Stand-up comedy[edit] Stand-up comedy
Stand-up comedy
is a mode of comic performance in which the performer addresses the audience directly, usually speaking in their own person rather than as a dramatic character.

Impressionist (entertainment) Alternative comedy Comedy
Comedy
club Comedy
Comedy
albums

Events and awards[edit]

American Comedy
Comedy
Awards British Comedy
Comedy
Awards Canadian Comedy
Comedy
Awards Cat Laughs Comedy
Comedy
Festival The Comedy
Comedy
Festival, in Aspen, formerly the HBO Comedy
Comedy
Arts Festival Edinburgh Festival Fringe Edinburgh Comedy
Comedy
Festival Halifax Comedy
Comedy
Festival Halloween Howls Comedy
Comedy
Festival Just for Laughs
Just for Laughs
festival, in Montreal Leicester Comedy
Comedy
Festival Mark Twain Prize for American Humor Melbourne International Comedy
Comedy
Festival New Zealand International Comedy
Comedy
Festival New York Underground Comedy
Comedy
Festival HK International Comedy
Comedy
Festival

List of comedians[edit]

List of stand-up comedians List of musical comedians List of Australian comedians List of British comedians List of Canadian comedians List of Finnish comedians List of German language comedians List of Indian comedians List of Italian comedians List of Mexican comedians List of Puerto Rican comedians List of Filipino Comedian

Mass media[edit]

Literature

Major forms

Novel Poem Drama Short story Novella

Genres

Comedy Drama Epic Erotic Nonsense Lyric Mythopoeia Romance Satire Tragedy Tragicomedy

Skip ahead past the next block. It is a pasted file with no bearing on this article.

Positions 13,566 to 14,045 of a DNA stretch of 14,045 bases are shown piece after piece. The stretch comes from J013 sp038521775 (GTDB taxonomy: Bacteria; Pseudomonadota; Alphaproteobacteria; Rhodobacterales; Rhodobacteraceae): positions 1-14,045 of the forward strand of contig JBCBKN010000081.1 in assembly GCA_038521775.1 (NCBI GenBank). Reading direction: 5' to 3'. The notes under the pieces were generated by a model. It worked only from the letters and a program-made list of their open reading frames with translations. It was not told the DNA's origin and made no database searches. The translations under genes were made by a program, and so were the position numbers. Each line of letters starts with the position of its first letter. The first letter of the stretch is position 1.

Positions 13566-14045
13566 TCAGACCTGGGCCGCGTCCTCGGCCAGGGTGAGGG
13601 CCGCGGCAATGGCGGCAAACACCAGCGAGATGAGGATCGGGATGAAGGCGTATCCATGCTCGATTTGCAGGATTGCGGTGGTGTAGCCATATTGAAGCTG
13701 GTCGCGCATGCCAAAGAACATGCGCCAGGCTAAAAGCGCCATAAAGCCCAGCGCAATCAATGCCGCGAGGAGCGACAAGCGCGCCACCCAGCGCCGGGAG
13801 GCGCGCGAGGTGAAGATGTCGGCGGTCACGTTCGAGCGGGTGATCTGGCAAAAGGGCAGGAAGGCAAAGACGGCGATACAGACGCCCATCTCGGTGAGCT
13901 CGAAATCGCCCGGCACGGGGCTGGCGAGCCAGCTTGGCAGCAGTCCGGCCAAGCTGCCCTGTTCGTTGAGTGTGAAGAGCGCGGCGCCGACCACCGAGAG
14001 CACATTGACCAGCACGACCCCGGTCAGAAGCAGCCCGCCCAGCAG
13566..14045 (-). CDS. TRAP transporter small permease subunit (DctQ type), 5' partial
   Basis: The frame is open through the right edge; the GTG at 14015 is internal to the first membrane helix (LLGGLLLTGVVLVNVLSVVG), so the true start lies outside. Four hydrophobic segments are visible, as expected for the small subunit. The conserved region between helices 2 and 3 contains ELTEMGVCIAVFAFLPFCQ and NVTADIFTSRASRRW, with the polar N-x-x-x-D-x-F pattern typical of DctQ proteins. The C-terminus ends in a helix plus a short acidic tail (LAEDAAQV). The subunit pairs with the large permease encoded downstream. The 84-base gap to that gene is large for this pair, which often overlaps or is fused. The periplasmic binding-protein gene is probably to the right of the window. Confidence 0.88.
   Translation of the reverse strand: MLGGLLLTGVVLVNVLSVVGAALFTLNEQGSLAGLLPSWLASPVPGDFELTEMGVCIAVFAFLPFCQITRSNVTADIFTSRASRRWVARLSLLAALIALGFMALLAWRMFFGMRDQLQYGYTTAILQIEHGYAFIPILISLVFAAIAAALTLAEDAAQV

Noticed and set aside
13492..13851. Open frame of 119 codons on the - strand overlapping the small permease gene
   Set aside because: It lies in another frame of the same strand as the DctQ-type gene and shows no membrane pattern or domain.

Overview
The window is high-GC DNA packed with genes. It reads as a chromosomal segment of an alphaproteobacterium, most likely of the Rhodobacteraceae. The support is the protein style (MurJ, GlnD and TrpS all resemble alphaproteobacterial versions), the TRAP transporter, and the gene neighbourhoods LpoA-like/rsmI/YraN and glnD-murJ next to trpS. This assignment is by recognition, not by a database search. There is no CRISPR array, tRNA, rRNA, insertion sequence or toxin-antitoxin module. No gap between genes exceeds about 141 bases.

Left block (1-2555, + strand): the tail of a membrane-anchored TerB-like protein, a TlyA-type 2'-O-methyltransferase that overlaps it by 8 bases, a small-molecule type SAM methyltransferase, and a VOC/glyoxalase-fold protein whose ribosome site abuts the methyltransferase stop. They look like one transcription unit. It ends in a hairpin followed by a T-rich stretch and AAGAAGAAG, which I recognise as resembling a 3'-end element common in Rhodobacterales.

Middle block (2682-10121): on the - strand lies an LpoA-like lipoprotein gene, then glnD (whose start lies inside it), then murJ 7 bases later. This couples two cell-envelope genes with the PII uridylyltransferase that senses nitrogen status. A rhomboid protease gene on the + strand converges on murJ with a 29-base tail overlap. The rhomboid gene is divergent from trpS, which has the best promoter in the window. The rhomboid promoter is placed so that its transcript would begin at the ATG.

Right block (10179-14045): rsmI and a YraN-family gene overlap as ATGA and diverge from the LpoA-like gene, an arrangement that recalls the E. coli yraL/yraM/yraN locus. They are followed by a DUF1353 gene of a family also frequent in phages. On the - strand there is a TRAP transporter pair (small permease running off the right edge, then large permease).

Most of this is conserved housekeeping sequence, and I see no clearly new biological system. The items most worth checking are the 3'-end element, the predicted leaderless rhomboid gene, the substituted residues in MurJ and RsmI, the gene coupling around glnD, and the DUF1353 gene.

Media

Performance

play

Book

Techniques

Prose Poetry

History and lists

History

modern

Outline Glossary of terms

Books Writers Literary awards

poetry

Discussion

Criticism Theory (critical theory) Sociology Magazines

Literature
Literature
portal

v t e

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Literature[edit]

This section needs expansion. You can help by adding to it. (April 2010)

Comic novel Light poetry

Film[edit]

Comedy
Comedy
film

Anarchic comedy film Gross-out film Parody
Parody
film Romantic comedy
Romantic comedy
film Screwball comedy
Screwball comedy
film Slapstick
Slapstick
film

Television
Television
and radio[edit]

Television
Television
comedy

Situation comedy

Radio comedy

Comedy
Comedy
networks[edit]

British sitcom British comedy Comedy Central
Comedy Central
- A television channel devoted strictly to comedy. Comedy Nights with Kapil - An Indian television program German television comedy List of British TV shows remade for the American market Paramount Comedy (Spain). Paramount Comedy 1 and 2. TBS (TV network) The Comedy Channel
The Comedy Channel
(Australia) The Comedy Channel
The Comedy Channel
(UK) The Comedy Channel
The Comedy Channel
(United States) – merged into Comedy
Comedy
Central. HA! – merged into Comedy
Comedy
Central The Comedy
Comedy
Network, a Canadian TV channel. Gold

See also[edit]

Comedy
Comedy
portal

Lists of comedy films List of comedy television series List of genres Theories of humor Women in comedy

Footnotes[edit]

^ Henderson, J. (1993) Comic Hero versus Political Elite pp. 307–19 in Sommerstein, A.H.; S. Halliwell; J. Henderson; B. Zimmerman, eds. (1993). Tragedy, Comedy
Comedy
and the Polis. Bari: Levante Editori.  ^ (Anatomy of Criticism, 1957) ^ Marteinson, 2006 ^ Cornford (1934)[page needed] ^ a b Oxford English Dictionary ^ McKeon, Richard. The Basic Works Of Aristotle, University of North Carolina at Chapel Hill, 2001, p. 1459. ^ Webber, Edwin J. (January 1958). " Comedy
Comedy
as Satire
Satire
in Hispano-Arabic Spain". Hispanic Review. University of Pennsylvania Press. 26 (1): 1–11. doi:10.2307/470561. JSTOR 470561.  ^ Herman Braet, Guido Latré, Werner Verbeke (2003) Risus mediaevalis: laughter in medieval literature and art p.1 quotation: